To state the completely obvious, while the specific demands of the Suffragettes, for women’s right to vote, has been won, countless aspects of the repression of women have been

School students marching in London, 29 November 2019

reproduced by capitalism in new, more sophisticated forms. Women’s legal rights to abortion is currently under threat in a series of countries.

As for the Civil Rights Movement in the USA, the gains it won in terms of voting rights for black Americans have been under vicious attack from that time to this. Gerrymandering, ID requirements, laws depriving former prisoners of the vote, and more blatant measures are used across the USA to stop black people from voting. Rights are won in struggle, defended and extended in struggle, and can be lost in struggle.

If, then, tackling climate change requires a deeper-going transformation even than these battles for the right to vote – and I agree that it does – it surely follows that the battle will be Read the rest of this entry »


Reading Marx on ecology: “capitalism generates an unrepairable physical rift”

December 3, 2019

Today I am very pleased to publish Barbara Harriss-White’s discussion of Kohei Saito’s book, Marx’s Eco-socialism: capital, nature and the unfinished critique of political economy (Monthly Review Press, 2017) on People & Nature. It is based on her talk at a panel at the Historical Materialism conference in London, on 8 November 2019 that reviewed the book, which won the 2018 Isaac Deutscher Memorial Prize. Please read and share!

 


“Where the fuck is the government?” ask the climate strikers

November 29, 2019

About 2000 school students marched through London today, marking the latest “Fridays for Future” strike. The demonstration was just one of a huge number internationally. You can see the giant crowds in cities across Asia, Africa and Europe at #Climatestrike or #Fridaysforfuture on twitter.

In London, “Where the fuck is the government?” was a popular slogan. Possibly because the prime minister, Boris Johnson, chickened out of the first ever televised debate between

The front of the students’ march in London today

political party leaders on climate change on Wednesday – and then had his Tory party friends threaten Channel 4, who staged it, with losing its licence.

The marchers also shouted “climate justice”, “Whose streets? Our streets. Whose planet? Our Read the rest of this entry »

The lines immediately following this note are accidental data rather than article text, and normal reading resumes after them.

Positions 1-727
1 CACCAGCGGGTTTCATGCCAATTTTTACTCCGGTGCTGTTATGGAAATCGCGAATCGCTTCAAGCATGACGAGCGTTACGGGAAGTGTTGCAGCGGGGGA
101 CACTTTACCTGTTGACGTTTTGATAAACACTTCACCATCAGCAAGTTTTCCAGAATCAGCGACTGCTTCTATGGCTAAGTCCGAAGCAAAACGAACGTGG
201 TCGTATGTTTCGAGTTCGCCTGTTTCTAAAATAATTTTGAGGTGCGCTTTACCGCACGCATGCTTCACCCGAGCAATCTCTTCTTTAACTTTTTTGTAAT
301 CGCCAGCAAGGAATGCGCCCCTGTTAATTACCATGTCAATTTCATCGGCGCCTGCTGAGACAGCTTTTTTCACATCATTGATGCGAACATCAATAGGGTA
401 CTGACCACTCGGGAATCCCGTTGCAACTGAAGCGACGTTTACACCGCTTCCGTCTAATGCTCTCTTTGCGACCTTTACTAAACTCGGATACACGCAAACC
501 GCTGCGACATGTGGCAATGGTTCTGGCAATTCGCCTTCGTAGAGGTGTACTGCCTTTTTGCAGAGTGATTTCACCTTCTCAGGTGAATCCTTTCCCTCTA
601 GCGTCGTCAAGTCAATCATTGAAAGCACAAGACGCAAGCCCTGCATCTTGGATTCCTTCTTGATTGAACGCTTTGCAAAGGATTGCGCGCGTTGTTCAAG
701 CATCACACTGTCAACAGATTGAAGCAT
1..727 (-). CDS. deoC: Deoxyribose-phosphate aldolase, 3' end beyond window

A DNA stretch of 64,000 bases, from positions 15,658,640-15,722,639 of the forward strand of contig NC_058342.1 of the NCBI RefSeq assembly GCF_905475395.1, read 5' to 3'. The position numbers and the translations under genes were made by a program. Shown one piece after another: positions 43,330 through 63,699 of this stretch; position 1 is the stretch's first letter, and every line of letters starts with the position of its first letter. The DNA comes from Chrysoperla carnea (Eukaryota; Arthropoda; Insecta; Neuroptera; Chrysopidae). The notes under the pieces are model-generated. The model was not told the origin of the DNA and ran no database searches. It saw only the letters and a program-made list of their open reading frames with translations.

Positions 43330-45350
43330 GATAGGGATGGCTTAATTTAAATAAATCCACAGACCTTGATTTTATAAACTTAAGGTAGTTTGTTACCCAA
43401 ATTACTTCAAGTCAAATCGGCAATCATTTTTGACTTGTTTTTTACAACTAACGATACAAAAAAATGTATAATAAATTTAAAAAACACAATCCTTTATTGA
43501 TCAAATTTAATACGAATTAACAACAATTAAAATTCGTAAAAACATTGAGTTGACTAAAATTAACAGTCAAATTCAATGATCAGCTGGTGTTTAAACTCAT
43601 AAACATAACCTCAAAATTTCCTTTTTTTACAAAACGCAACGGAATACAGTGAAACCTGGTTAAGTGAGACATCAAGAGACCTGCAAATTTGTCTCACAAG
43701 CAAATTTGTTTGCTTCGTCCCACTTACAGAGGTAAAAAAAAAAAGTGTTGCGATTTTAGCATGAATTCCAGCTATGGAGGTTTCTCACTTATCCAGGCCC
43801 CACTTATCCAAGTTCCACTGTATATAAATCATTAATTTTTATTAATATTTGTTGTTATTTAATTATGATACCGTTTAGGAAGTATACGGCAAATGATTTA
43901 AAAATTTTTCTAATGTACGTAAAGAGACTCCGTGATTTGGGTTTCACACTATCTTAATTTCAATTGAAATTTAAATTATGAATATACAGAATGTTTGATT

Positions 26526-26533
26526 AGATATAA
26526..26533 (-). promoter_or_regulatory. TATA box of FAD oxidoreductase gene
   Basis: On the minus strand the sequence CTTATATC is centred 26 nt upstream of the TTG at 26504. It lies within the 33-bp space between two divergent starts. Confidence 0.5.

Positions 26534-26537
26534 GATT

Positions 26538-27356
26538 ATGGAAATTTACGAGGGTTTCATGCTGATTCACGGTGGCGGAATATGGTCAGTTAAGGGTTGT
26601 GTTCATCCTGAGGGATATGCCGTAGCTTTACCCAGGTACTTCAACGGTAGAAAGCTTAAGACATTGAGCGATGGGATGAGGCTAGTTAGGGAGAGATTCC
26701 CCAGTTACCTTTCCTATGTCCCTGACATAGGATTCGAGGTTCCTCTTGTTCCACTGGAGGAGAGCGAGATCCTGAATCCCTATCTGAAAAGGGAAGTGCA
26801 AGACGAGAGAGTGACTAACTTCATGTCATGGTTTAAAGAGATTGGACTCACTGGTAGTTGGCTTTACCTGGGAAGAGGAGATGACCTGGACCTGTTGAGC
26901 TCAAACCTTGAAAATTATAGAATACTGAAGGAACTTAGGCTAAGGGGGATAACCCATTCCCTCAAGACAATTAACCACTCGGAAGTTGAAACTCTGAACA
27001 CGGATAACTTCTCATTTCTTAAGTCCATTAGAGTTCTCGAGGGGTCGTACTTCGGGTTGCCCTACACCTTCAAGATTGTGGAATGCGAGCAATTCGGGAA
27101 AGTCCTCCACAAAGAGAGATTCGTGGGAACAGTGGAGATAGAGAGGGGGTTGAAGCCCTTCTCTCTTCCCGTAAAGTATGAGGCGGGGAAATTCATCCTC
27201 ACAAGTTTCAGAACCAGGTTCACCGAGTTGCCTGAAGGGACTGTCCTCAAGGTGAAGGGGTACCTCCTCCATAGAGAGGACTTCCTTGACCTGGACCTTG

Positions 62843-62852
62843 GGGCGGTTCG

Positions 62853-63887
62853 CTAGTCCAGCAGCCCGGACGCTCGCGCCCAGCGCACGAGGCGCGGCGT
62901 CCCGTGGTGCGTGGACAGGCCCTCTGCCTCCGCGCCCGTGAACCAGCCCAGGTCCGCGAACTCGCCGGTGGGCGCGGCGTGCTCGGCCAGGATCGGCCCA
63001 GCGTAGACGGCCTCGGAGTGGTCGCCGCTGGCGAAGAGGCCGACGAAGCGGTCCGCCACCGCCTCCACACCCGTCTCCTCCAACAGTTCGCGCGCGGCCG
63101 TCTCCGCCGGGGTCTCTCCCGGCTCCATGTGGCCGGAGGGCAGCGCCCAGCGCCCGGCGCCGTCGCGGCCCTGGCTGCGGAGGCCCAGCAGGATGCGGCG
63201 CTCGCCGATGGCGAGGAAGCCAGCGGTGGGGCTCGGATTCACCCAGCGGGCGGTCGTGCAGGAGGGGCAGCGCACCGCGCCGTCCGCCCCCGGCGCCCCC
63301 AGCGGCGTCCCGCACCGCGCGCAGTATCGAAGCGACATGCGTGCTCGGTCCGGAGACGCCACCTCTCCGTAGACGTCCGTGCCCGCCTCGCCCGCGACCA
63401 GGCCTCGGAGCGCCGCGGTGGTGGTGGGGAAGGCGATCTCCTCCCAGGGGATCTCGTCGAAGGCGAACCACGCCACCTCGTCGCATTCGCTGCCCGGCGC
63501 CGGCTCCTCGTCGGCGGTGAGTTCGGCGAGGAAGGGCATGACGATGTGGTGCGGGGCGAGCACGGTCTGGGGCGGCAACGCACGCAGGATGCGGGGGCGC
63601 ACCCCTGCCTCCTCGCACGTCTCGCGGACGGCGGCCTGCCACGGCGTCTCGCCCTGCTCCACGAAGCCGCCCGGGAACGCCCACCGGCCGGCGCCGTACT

Russia: a new wave of political repression

November 26, 2019

Some of the most recent protest movements in Russia – and the police actions in response to them – are summarised in this guest post from the PRAXIS CENTRE, MOSCOW (part of the Global Labour Institute network).

Dissatisfaction and moods of protest have again been gathering in Russia in recent years, in the period since the authorities repressed the wave of mass protests of 2011-13.

A powerful impulse for the protests came from the reform of the pension system, as a result

“Free our children”, says the poster on this single-woman picket by the Mothers Against Political Repression outside the presidential administration offices in Moscow. The group brings together the mothers of defendants in the “Moscow case”, the “network case” and the “New Greatness” case, of those accused of membership of Hizb ut-Tahrir, and the mother of Moscow student Azat Miftakhov. Photo from Arestanty 212 facebook page

of which the retirement age was raised by five years. As a result, in the autumn of last year, rallies and other demonstrations against the reform broke out across the whole country.

Dissatisfaction was also triggered by corruption, which runs through the whole Russian political system; ecological problems; and the absence of democracy or of any prospects for the overwhelming majority of the population.

In these conditions, the authorities toughened their policy of repression, not only against activists but also against anyone who was just not indifferent to the situation. There was pressure in the form of police action and fabricated legal cases.

At the same time new repressive laws were passed, the most striking of which was the recently adopted law on the “sovereign internet”, which if implemented could allow the state at any point – even this year – to cut Russia off from the world wide web.

Moreover, in Russia the freedoms of speech and assembly, and the legal immunity of people’s homes, has in effect been destroyed.

Despite all this, more and more people attempt courageously to insist on their rights, as was demonstrated very clearly by events in Moscow over the summer.

On 8 September 2019 there were elections to the Moscow city council. Forces opposed to the current regime decided to use the election campaign not only to get their representatives Read the rest of this entry »


“Network case” update: Arman Sagynbaev

November 26, 2019

The campaign group in Russia supporting the “network case” defendants – antifascists arrested and tortured by the security services, some of whom are now on trial – has withdrawn some forms of support from one of the defendants, Arman Sagynbaev.

The “network case” defendants are, and will continue to be, supported by an international campaign that has been featured on this blog e.g. here, here and here.

A statement on the Rupression web site said that campaigners in Russia would not collect money for Sagynbaev, or correspond with him, after the publication of a series of statements by women raped and/or violently attacked by him.

The Rupression site says that “we don’t have any reason not to believe” Sagynbaev’s victims; that he had always had “an unclear reputation”; and that campaigners thought their silence on this up to now had been a mistake. The statement added that Sagynbaev had “continued to deceive those with whom he corresponds, and to manipulate people” from jail. Read the rest of this entry »